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Your Bailout: Slash your Credit Card Debt

Paul Keleher

As the credit crisis winds toward its inevitable conclusion, the number of customers unable to pay off their credit card each month is swelling. And credit card companies, facing the very real possibility of customers defaulting entirely, are now willing to come to a settlement for substantially less than the amount owed. With the credit card companies ready to deal, here’s what you need to know to get your own personal bailout.

Credit Cards are Unsecured Loans

Credit cards are a form of unsecured loans. What does this mean in layman’s terms? An unsecured loan is a loan in which a borrower is not required to use an asset as collateral in order to receive credit. In contrast, secured loans (mortgages or auto loans, for instance) use collateral that may be repossessed should the borrower default on their payments. By the nature of their business models, credit cards and other forms of unsecured loans typically offer shorter payback terms and higher interest rates.

Bailouts for the Delinquents?

With the recent rise in unemployment and wage cuts, credit card debt delinquency has significantly increased and shows little sign of slowing down. So what’s a credit card company to do? Bail you out! If you fall into the delinquency camp, there is a good chance that you may be able to negotiate an agreement with your card provider to pay off a portion of your debt in exchange for them wiping out the rest.

Increasingly, consumers are reporting that they are getting offers from their card providers to wipe out debt in exchange for payments. Few creditors are admitting to the practice. American Express and Bank of America admit to deciding on a case-by-case basis whether to accept partial payments. Other companies are keeping their lips shut, but their trade group, the American Bankers Association, acknowledges that settlements are becoming more common.

What not to do

Let’s be 100% clear. If you are NOT delinquent on your debt, it would be extremely bad practice to purposefully go into debt in the hopes to get a free ride and have your debt wiped out. There are no guarantees that any company will wipe out your debt, and the risks and costs associated with trying to pull this trick off are simply not worth it.

If you are delinquent, it would be equally as risky to go on a spending spree in the hopes that your debt will be forgotten. Be smart and ethical. Debt settlements can still show as a black mark on your credit history, and this is bad news for you. Debt settlement should be resorted to only at last option.

How to Settle your Credit Card Debt

You’ve done everything you can to get out of debt, but just can’t seem to dig out of the hole. Your only option is to settle. There is no exact science to settling debt with every credit card company, and a lot of your success will come down to your negotiation skills. This is tricky business and if you’re in doubt, you may want to consult with a lawyer or certified financial professional. Here are some suggestions if you’ve decided to go down this path based on stories that we’ve heard from others who have succeeded.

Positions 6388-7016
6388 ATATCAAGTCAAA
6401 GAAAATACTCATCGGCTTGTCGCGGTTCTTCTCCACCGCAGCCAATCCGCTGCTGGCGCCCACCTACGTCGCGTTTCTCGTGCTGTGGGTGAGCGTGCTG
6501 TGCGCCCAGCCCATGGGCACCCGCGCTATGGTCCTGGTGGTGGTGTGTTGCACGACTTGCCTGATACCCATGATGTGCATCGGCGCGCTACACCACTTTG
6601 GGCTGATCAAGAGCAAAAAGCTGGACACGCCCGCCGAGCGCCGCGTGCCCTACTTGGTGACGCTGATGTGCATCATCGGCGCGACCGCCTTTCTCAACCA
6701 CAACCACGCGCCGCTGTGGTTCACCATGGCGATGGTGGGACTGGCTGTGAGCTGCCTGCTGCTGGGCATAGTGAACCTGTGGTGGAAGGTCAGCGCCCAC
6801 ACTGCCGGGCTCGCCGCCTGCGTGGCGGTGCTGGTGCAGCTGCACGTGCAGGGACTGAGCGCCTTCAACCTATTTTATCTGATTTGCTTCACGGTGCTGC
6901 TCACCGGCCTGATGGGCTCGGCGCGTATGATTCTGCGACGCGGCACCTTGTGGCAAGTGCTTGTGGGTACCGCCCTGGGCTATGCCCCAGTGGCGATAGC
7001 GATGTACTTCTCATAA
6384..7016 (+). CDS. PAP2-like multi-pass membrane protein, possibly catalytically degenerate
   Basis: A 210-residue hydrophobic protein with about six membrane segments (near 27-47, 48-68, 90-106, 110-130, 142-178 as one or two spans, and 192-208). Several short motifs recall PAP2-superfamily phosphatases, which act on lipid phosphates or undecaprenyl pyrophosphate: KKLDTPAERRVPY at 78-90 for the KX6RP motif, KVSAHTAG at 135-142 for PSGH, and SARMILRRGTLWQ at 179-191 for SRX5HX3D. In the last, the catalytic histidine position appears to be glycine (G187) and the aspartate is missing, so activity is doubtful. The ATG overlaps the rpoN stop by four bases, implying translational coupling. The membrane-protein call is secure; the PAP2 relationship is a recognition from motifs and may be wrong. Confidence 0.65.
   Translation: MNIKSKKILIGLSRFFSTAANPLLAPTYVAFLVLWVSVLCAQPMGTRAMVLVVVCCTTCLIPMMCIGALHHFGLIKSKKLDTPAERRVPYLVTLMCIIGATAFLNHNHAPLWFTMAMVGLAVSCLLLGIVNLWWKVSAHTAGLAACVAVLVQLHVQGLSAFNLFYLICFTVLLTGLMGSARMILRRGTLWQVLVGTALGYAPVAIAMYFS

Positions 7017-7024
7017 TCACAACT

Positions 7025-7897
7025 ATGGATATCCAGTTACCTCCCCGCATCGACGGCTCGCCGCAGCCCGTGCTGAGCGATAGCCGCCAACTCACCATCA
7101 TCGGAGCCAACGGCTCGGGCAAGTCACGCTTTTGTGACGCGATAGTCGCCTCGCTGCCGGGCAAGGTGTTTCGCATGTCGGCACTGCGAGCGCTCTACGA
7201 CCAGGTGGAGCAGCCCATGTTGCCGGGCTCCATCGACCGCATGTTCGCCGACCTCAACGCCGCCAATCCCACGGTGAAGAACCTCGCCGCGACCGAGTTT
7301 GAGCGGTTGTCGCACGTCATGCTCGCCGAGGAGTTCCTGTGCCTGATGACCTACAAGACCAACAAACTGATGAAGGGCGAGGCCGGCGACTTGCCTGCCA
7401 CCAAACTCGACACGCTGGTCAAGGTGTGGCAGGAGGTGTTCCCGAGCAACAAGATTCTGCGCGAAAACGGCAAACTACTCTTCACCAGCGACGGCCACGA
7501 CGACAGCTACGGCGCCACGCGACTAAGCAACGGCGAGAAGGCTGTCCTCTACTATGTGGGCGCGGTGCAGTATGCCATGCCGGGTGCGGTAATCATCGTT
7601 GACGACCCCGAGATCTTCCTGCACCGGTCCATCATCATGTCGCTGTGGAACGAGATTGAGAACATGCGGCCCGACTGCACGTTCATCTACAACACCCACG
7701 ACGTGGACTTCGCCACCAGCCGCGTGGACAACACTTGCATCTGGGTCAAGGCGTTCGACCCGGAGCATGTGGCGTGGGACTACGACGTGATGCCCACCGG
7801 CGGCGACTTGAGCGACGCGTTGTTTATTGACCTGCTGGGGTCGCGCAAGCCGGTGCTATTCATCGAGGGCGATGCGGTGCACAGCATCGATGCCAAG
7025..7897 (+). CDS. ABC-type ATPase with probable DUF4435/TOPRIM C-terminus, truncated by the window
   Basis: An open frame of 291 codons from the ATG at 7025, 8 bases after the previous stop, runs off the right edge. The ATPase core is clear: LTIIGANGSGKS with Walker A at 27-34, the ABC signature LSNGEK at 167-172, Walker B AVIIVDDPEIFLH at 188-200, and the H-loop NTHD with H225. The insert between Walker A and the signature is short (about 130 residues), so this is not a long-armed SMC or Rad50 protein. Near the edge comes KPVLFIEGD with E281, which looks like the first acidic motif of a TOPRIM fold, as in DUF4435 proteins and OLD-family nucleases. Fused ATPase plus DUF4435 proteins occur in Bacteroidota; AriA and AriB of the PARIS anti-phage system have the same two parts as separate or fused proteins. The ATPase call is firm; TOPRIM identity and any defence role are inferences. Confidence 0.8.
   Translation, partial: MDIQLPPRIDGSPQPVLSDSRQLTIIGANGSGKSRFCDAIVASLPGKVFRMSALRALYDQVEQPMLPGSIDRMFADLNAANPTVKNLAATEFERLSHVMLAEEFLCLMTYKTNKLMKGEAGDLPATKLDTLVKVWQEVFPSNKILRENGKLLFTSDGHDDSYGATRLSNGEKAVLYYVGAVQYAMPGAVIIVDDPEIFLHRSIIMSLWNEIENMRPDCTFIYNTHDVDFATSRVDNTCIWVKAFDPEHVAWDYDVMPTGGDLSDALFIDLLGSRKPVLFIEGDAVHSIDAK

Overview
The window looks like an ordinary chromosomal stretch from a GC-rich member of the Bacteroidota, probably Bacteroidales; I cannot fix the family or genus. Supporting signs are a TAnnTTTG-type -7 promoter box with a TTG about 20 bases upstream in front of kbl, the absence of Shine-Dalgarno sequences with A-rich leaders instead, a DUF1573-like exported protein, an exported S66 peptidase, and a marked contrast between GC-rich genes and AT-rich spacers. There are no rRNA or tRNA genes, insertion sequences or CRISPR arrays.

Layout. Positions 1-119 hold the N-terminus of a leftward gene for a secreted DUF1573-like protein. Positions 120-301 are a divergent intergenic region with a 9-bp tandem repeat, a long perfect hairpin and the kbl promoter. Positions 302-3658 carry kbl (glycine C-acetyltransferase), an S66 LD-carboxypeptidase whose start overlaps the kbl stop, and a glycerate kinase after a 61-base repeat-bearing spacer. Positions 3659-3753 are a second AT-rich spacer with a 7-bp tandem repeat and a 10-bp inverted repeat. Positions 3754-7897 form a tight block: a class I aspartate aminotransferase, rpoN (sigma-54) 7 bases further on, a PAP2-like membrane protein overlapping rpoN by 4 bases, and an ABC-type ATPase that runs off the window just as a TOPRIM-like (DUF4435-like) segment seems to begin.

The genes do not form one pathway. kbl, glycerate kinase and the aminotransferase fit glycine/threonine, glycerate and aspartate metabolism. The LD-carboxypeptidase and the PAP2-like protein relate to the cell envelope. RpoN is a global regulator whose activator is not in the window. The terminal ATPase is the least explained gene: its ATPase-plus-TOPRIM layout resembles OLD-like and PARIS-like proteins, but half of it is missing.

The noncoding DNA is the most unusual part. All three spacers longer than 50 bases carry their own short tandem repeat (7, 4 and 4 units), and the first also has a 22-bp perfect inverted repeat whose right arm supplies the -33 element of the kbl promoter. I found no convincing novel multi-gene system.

1. Stop making payments: if you’re paying off at least a portion of your debts, why would the credit card company have any reason to settle with you? Wait at least 60 to 90 days prior to making an offer.
  2. Build enough cash to offer a settlement: at the same time you’ve stopped making payments, you’re going to have to have money on hand to make an offer. Perhaps you sell some of the luxuries that got you into this mess in the first place or get a second job.
  3. Make your first offer: explain your situation and make an offer. 25% is a good starting point. The credit card company is probably not going to accept your first offer, so it’s good to start low. You may get a counter offer at this point – but be patient in your negotiations.
  4. If you increase your offer, ask for more: ask for any black marks on your credit report to be removed in your negotiations.
  5. Get it in writing: get your agreed upon terms in writing from the credit card company.
  6. Make your payment: pay by money order and send via certified mail so that you can verify that you fulfilled your end of the agreement.
  7. Tax significance: you will get a 1099 from your credit card company and must claim the forgiven amount as income on your tax return.
  8. Learn from your mistakes: if you can’t get your credit history wiped clean, the ‘debt settled’ mark will stay on for seven years past settlement. This will result in you having difficulty getting good credit terms during this time. Learn from your mistakes so that this does not happen again.

For more of GE Miller’s writing, visit personal finance blog 20somethingfinance.com.

Here’s Mint’s credit card guide and credit card calculators to help you manage your credit.